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Metrology of Quantitative Surface Analysis by Electron Spectroscopies
(A. Jablonski, L. Zommer)

    The main field of interest is the theoretical basis of Auger electron spectroscopy (AES) and photoelectron spectroscopy (XPS). Current studies consist in introduction of new parameters describing the electron transport in formalism of both techniques, in developing of new methods for determination of these parameters, and edition of databases providing these parameters. In consequence, these studies are improving accuracy of quantitative analysis by above electron spectroscopies.
    The considered techniques, AES and XPS, make possible the identification of elements present in the surface region of a solid. The XPS spectrum recorded for the AuAgCuPd alloy, and an example of such analysis is shown below. It consists in identification of peaks visible in the spectrum. Qualitative analysis is presently a routine procedure providing information on elements present (or chemical compounds).
 Although the surface sensitive spectroscopies, AES and XPS, are developed since early 1970s, the quantitative analysis of surface still is a major scientific challenge. Derivation of such information of high accuracy from intensities of observed peaks is still a major scientific challenge.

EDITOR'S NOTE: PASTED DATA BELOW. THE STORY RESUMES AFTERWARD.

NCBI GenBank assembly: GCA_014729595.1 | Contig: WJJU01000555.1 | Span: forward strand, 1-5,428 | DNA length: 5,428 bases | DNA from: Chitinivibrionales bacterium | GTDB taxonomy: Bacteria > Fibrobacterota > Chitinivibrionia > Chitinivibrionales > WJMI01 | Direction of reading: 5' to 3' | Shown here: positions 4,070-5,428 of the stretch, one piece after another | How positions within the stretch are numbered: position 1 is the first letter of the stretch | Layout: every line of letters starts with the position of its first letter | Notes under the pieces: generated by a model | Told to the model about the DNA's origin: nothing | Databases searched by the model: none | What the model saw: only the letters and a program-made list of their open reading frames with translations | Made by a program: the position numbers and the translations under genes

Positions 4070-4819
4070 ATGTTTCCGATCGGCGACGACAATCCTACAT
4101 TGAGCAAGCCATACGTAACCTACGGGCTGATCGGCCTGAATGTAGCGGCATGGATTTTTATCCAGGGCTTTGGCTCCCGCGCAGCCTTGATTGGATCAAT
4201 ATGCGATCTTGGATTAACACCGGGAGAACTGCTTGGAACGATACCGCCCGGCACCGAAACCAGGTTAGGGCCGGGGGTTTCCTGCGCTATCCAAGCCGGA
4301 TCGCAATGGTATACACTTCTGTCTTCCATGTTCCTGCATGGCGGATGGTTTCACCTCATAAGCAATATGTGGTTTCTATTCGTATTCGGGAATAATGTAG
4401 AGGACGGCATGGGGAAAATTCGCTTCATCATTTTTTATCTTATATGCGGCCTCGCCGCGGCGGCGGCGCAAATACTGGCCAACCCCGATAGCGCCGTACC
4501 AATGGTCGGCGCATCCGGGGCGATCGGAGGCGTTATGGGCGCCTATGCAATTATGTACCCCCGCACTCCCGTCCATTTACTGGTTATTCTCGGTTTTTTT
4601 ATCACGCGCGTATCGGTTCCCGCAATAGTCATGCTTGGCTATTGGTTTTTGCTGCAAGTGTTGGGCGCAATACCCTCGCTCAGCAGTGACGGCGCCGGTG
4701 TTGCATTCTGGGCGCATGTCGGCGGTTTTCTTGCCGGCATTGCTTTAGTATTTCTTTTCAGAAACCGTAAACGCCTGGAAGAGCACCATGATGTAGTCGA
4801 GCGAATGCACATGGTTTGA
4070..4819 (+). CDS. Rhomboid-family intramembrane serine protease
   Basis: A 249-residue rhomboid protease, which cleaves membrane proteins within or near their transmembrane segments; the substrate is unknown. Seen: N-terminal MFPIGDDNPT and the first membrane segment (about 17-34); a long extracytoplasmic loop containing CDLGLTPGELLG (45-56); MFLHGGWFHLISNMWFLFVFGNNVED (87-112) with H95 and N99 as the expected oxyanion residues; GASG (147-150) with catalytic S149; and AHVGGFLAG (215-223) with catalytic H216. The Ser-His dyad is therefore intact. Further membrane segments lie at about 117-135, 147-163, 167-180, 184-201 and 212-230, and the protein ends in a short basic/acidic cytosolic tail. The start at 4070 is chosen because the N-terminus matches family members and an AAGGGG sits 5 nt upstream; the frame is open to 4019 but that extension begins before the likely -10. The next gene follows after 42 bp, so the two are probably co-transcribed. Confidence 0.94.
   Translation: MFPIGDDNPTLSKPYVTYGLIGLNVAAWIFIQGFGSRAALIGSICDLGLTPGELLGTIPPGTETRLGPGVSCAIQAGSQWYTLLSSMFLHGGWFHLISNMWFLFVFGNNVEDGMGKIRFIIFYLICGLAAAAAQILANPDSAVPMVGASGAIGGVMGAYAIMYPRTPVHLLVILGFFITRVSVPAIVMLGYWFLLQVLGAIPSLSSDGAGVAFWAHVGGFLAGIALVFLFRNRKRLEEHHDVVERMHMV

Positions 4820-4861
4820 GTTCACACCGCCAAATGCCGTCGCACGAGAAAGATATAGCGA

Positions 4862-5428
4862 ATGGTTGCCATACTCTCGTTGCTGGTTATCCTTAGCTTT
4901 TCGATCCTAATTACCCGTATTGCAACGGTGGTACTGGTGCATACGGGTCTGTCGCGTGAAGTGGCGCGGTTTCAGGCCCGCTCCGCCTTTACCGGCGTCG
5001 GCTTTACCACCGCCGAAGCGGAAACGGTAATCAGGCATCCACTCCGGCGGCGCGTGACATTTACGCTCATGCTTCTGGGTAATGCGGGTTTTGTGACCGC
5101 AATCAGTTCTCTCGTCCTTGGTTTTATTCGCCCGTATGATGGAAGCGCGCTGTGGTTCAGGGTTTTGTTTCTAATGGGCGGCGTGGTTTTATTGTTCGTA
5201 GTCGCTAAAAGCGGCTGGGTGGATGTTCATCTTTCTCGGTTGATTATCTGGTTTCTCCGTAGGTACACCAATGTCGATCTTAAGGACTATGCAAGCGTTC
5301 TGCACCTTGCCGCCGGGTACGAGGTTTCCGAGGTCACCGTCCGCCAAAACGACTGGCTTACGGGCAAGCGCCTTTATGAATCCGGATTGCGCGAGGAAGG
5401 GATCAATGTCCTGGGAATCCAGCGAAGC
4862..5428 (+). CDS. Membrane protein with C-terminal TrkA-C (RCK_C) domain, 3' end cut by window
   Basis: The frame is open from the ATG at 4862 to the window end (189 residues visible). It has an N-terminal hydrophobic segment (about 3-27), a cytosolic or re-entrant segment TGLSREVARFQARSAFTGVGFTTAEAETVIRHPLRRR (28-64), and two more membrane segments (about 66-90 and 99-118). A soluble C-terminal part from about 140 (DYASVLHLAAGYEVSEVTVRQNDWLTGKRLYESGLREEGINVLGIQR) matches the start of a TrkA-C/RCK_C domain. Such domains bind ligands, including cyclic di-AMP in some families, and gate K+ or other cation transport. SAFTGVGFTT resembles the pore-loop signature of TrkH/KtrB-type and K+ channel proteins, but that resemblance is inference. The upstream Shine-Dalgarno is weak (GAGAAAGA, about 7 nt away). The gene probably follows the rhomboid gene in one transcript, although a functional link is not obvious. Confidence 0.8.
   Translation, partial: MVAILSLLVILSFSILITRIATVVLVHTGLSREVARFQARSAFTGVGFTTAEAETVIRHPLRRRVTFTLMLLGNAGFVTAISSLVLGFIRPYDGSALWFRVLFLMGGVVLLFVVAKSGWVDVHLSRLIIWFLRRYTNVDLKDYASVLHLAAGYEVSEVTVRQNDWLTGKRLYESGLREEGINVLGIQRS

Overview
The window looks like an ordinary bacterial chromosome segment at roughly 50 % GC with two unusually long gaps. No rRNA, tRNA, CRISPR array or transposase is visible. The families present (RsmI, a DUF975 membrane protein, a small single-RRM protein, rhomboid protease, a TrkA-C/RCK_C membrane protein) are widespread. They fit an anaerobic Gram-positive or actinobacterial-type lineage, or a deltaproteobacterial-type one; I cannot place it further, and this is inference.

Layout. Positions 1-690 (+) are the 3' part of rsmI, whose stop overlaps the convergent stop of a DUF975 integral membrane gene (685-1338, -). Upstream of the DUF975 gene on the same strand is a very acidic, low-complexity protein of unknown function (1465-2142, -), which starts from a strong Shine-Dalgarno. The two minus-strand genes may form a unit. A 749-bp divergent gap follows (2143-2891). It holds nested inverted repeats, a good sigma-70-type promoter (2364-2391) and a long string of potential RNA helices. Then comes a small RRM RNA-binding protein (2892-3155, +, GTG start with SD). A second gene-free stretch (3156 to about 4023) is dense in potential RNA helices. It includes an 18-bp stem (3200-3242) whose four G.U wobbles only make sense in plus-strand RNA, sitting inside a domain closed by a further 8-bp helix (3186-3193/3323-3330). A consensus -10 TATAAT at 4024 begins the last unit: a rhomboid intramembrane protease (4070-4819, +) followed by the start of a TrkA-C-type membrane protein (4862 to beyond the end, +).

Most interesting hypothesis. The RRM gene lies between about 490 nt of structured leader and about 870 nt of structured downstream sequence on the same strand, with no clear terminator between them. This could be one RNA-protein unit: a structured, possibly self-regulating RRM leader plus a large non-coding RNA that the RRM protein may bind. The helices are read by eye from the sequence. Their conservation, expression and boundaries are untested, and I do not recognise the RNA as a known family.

Research associated with quantification of electron spectroscopies is conducted in cooperation with National Institute of Standards and Technology (NIST) in USA. The databases containing parameters needed for quantitative surface analysis, edited within this cooperation, are currently recommended and distributed by NIST.
    Research is also devoted towards new parameters describing electron transport. Some of the parameters proposed in the past (the mean electron escape depth, the emission depth distribution function, and the effective attenuation length) have become the accepted international standards supported by the relevant organizations: ISO (International Standard Organization) and ASTM (American Society for Testing and Materials). Results of this research are very well cited in the literature.

Biomaterials, SERS active substrates, conductors for oxygen ions, physico-chemical investigation of the surface materials
(M.Pisarek, A.Roguska, M.Holdynski)